The Scottish Highlands offer some of the most evocative, dramatic scenery in the world. This sparsely populated, mountainous region has a history, culture and climate all of its own. On this tour we focus on what’s known as the Speyside region, defined by the river of the same name.
Our adventure starts and finishes in Inverness, passing through what is perhaps better known as Scotch whisky country, as it is home to over half of Scotland’s distilleries, including some of the most famous. As we wind our way through the farmlands, over moors and along the fierce coastal scenery we take the opportunity to visit one or two.
It is hard to fully convey the wild beauty of the Highlands, with its birds of prey overhead and a coastline home to seals and dolphins, all the stuff of legend and folklore. Exploring by bike gives us that vital connection, allowing us to see and feel everything first hand.
This is a journey not easily forgotten.
Arrive at your hotel in Inverness. The group briegfing will take place at 4pm. The rest of the day is at leisure to relax and enjoy exploring Inverness.
Check in to your accommodation, and the afternoon is free to explore Inverness.
Glen Mhor Hotel or similar
Cycle from Inverness at the mouth of the River Ness and head south. This route climbs steadily as we leave the city and cross the River Nairn valley with views of the 29 span railway viaduct at Clava which is the longest masonry viaduct in Scotland at 1800 ft (549 m).As the road emerges from the forest onto more open moorland the route tracks and then crosses the River Findhorn just south of Tomatin. Tomatin is the last chance for refreshments before Carrbridge and also provides the first distillery visiting opportunity of the tour. The Findhorn is one of Scotland’s longest rivers, popular with kayakers and anglers.The mountain pass at Slochd marks the highest point in the route today. This pass is an ancient route and was formerly a “drove road” used to move cattle on the hoof from Highland crofts to markets in southern Scotland. Passing through Carrbridge, which is home to the “Carve Carrbridge” the Scottish Chainsaw Carving Competition each September and “The Golden Spurtle” World Porridge Making Championship in October. The Carrbridge from which the village gets its name dates from 1717 and is the oldest in the highlands.The day ends in Aviemore, once a railway junction, then ski resort and now a bustling village, popular all-year-round with visitors to the Cairngorms National Park.MacDonald Highlands Hotel or similar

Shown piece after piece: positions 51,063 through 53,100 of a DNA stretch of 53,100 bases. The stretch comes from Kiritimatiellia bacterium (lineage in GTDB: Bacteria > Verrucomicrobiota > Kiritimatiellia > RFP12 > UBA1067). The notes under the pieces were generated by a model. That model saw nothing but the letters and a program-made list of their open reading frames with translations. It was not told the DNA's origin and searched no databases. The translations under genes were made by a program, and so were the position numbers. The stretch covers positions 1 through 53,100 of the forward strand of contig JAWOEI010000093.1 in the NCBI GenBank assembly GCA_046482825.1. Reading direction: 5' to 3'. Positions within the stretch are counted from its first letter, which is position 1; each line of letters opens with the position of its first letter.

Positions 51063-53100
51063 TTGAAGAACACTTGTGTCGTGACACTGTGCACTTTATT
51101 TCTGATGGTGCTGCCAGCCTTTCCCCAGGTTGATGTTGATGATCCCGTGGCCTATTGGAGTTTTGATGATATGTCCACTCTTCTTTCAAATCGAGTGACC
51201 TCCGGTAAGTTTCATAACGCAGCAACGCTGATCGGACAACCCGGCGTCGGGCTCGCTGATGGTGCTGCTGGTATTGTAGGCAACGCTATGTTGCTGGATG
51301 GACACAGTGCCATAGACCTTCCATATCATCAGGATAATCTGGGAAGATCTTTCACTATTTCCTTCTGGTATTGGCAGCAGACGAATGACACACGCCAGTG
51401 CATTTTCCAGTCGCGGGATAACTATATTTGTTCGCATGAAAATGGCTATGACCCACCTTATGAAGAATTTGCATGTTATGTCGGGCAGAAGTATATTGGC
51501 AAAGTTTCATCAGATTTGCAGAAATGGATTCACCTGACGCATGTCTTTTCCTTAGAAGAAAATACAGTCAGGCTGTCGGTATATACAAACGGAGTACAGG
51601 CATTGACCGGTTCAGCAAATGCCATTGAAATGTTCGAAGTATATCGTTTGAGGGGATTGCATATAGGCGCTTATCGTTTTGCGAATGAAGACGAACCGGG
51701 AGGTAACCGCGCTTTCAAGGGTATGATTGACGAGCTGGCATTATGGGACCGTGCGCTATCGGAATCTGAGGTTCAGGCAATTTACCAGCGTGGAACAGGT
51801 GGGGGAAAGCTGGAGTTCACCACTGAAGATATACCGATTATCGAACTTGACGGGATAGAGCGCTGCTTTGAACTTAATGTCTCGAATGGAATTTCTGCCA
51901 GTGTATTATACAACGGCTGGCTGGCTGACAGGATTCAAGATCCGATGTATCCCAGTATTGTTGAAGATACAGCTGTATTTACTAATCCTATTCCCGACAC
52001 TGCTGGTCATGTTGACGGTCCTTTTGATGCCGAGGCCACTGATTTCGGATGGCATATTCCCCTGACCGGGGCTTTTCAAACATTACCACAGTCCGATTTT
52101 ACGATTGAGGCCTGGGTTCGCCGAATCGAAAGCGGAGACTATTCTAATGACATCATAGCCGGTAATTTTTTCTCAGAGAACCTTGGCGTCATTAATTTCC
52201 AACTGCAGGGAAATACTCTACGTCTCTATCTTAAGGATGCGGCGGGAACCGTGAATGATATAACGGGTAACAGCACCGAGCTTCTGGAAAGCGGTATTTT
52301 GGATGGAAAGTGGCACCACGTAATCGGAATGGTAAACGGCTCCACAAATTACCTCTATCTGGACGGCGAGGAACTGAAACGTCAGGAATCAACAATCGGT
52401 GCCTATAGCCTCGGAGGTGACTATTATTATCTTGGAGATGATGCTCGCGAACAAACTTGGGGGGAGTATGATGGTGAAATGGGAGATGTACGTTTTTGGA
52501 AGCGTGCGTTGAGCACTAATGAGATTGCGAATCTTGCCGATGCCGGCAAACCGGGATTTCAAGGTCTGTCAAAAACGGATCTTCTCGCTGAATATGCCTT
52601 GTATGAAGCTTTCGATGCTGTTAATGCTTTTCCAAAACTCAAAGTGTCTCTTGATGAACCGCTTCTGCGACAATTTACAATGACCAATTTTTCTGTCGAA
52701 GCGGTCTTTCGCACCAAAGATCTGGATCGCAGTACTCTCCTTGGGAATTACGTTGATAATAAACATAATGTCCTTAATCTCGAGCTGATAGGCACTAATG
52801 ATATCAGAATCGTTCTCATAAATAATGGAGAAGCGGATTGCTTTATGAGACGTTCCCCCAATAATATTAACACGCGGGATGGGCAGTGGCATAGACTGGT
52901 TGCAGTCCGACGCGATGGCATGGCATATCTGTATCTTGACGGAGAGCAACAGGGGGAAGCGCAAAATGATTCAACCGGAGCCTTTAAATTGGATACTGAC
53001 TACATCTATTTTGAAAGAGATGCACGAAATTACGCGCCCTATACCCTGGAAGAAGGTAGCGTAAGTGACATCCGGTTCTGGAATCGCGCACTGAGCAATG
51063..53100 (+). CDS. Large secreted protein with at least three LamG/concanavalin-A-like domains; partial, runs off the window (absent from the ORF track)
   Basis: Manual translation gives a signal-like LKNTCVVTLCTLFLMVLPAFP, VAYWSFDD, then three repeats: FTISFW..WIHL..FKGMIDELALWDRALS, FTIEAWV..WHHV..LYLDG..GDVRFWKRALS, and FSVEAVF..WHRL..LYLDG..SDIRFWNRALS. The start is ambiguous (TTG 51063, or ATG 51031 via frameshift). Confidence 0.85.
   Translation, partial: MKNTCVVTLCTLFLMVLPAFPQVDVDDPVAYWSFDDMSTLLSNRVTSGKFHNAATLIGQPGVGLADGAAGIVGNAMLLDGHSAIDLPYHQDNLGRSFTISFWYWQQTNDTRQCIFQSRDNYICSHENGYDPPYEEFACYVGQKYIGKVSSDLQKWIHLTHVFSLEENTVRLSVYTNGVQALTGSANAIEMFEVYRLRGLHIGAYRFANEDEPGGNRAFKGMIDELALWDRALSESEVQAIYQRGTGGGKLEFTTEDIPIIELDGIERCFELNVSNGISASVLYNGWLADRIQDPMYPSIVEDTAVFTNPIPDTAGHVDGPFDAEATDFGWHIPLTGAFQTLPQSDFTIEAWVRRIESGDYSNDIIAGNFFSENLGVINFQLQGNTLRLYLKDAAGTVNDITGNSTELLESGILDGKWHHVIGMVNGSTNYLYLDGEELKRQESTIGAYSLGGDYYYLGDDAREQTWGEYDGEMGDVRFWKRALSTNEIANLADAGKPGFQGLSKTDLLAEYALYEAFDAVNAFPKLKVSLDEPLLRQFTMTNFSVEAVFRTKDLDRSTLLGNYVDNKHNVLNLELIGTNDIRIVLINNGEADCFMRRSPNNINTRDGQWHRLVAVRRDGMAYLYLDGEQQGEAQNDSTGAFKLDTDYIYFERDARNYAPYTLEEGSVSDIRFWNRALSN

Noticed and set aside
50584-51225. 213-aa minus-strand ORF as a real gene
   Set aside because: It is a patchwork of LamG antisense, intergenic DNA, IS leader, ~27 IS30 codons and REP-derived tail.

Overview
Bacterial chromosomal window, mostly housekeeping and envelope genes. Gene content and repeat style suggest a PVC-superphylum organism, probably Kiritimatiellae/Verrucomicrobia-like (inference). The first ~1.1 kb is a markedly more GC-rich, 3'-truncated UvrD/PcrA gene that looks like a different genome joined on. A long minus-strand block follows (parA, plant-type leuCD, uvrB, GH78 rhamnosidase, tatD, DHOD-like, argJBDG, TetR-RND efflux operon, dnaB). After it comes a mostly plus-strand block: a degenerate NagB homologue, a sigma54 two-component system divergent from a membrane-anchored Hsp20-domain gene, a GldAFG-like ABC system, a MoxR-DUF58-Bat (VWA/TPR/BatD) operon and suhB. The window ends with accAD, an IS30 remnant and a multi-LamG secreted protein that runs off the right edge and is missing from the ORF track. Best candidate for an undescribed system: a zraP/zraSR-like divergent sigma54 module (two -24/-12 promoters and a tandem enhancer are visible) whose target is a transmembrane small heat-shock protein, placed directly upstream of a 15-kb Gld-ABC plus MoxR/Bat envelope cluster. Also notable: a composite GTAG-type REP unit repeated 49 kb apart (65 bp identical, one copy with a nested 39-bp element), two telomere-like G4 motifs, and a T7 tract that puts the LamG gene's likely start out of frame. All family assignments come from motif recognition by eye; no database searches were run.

Today we cycle to Grantown on Spey. You might even an old steam engine on The Strathspey Steam Railway which travels along the 10-mile section of the old Highland line from Aviemore to Grantown.The cycle route winds northeast through the native pines and juniper of the Abernethy Forest, home to red squirrels, wildcats, deer, grouse and birds of prey. You can find out more about the natural heritage of the area and Ospreys in particular at the RSPB nature reserve at Loch Garten.Stopping at the pretty forest village of Nethy Bridge for a convenient refreshment stop on the way to today’s destination, the traditional Highland town of Grantown on Spey. The Speyside Hotel Grantown or similar
This is definitely the “lumpiest” day of the cycling holiday as we traverse the moorland landscape at the northern edge of the Cairngorm Mountains over towards Tomintoul
Tomintoul is the highest village in the highlands and provides a good opportunity to refuel after the biggest climb of the day. It has a great art gallery and the range of Whiskies for sale at The Whisky Castle will amaze anyone.
It's not all downhill after lunch but there are a couple of long descents along Glenlivet then Glen Rinnes to the “Malt Whisky Capital of the World” - Dufftown. Dufftown is also home to the world-famous Glenfiddich Distillery.Tannochbrae B&B or similar